An Iraqi soldier stands guard at a cemetery in Baghdad
An Iraqi soldier stands guard at a cemetery in Baghdad, 2010. A major Iraqi tribe has prohibited the family of an executed Al-Qaeda member from organising a condolences ceremony and from burying him in the cemetery in his home town north of Baghdad. © Ahmad al-Rubaye - AFP/File
An Iraqi soldier stands guard at a cemetery in Baghdad
AFP
Last updated: February 9, 2012

Iraq tribe blocks memorial for hanged Qaeda member

A major Iraqi tribe has prohibited the family of an executed Al-Qaeda member from organising a condolences ceremony and from burying him in the cemetery in his home town north of Baghdad.

Iraq executed 14 people convicted of "terrorism and other crimes" on Tuesday, bringing to at least 65 the number of people executed here this year.

According to residents of Dhuluiyah, a Sunni town, the family of Walid Nayef Abboud al-Juburi received his body at 7:00 am (0400 GMT) on Wednesday, and wanted to organise a three-day mourning ceremony for the deceased.

"His family was preparing to pitch a tent to receive condolences but the leaders of the (Al-Jubur) tribe prevented them from doing so."

They also said no Al-Qaeda members could be buried in the tribe's area of the cemetery, a witness told AFP, asking not to be identified for fear of retribution.

The family buried him outside the town, according to the witness.

A leader of the Al-Jubur tribe, who also asked not to be identified, said the tribe's decision to block the ceremony was meant to "prevent deadly friction between the family of the murderer and those of the victims in the town and the region."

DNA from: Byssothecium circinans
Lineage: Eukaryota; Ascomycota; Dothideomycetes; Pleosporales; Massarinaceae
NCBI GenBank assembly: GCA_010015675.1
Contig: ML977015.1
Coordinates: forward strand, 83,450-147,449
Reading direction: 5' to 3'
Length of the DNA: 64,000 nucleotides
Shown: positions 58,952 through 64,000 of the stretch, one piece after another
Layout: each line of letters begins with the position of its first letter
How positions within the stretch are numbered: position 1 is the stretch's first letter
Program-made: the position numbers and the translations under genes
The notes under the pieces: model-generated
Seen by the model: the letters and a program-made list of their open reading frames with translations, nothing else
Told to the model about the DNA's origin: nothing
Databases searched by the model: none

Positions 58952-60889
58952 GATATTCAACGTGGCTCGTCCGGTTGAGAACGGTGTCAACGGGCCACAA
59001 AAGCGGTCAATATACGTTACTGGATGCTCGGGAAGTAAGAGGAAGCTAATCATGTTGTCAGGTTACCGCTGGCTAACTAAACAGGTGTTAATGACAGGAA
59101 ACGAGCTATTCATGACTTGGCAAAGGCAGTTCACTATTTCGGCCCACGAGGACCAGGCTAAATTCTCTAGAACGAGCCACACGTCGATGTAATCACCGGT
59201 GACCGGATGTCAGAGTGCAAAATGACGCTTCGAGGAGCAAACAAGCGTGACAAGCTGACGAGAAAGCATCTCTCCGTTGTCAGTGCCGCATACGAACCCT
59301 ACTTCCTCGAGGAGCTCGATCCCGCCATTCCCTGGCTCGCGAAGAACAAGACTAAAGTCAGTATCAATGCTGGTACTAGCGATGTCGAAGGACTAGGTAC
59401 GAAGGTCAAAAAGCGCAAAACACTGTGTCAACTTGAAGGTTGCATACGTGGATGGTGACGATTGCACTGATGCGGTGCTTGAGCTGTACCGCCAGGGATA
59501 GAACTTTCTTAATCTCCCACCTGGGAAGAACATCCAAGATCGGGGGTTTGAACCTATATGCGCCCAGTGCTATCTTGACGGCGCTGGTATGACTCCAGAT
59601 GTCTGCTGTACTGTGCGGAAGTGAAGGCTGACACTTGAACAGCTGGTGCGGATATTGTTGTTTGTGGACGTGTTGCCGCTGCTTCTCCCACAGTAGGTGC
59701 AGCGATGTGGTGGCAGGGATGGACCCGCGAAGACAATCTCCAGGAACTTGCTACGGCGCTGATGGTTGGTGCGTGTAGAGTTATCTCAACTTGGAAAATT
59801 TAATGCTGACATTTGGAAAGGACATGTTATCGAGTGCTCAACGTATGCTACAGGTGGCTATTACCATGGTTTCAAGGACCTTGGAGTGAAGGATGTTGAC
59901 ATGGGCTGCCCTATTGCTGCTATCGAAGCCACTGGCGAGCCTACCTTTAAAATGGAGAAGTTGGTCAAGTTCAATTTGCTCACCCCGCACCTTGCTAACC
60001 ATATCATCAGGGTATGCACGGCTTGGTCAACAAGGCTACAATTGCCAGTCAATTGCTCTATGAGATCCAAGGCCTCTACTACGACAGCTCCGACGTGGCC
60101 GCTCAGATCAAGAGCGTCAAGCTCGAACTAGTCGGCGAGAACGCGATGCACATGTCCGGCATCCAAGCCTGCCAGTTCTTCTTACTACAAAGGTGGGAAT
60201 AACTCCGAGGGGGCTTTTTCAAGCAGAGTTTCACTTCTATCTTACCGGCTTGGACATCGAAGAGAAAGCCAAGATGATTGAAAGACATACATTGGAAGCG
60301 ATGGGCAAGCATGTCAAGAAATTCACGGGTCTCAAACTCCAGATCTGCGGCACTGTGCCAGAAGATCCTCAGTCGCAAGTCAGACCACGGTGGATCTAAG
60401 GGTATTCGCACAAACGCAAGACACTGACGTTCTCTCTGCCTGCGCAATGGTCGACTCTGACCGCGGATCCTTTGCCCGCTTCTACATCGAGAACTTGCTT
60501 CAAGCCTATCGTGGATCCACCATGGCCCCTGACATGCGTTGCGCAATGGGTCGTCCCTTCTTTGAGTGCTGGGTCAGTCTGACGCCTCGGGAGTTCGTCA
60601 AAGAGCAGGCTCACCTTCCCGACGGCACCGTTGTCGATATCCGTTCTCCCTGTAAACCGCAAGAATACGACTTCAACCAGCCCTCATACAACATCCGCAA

A security official in the town said Juburi had killed four inhabitants of Dhuluiyah, including two policemen, and kidnapped and killed Shiites in Balad, a town 20 kilometres (12 miles) to the south.

Meanwhile, photos and posts praising Abu Talha, who was the main leader of Al-Qaeda in Iraq after Abu Mussab Zarqawi was killed by US forces in 2006 and who was also executed on Tuesday, were published on Thursday on the jihadist website Honein.

Abu Talha, whose real name was Mohammed Khalaf Shakar, was arrested in 2005 by US forces "after he was denounced by members of his family," according to posts on the site.

Shakar sought refuge in Kurdistan when Saddam Hussein was still in power, and participated in the founding of the Ansar al-Islam extremist group before joining Al-Qaeda.

"After the 2003 invasion, he returned to Mosul where he became the head of the organisation in north Iraq," according to the site.

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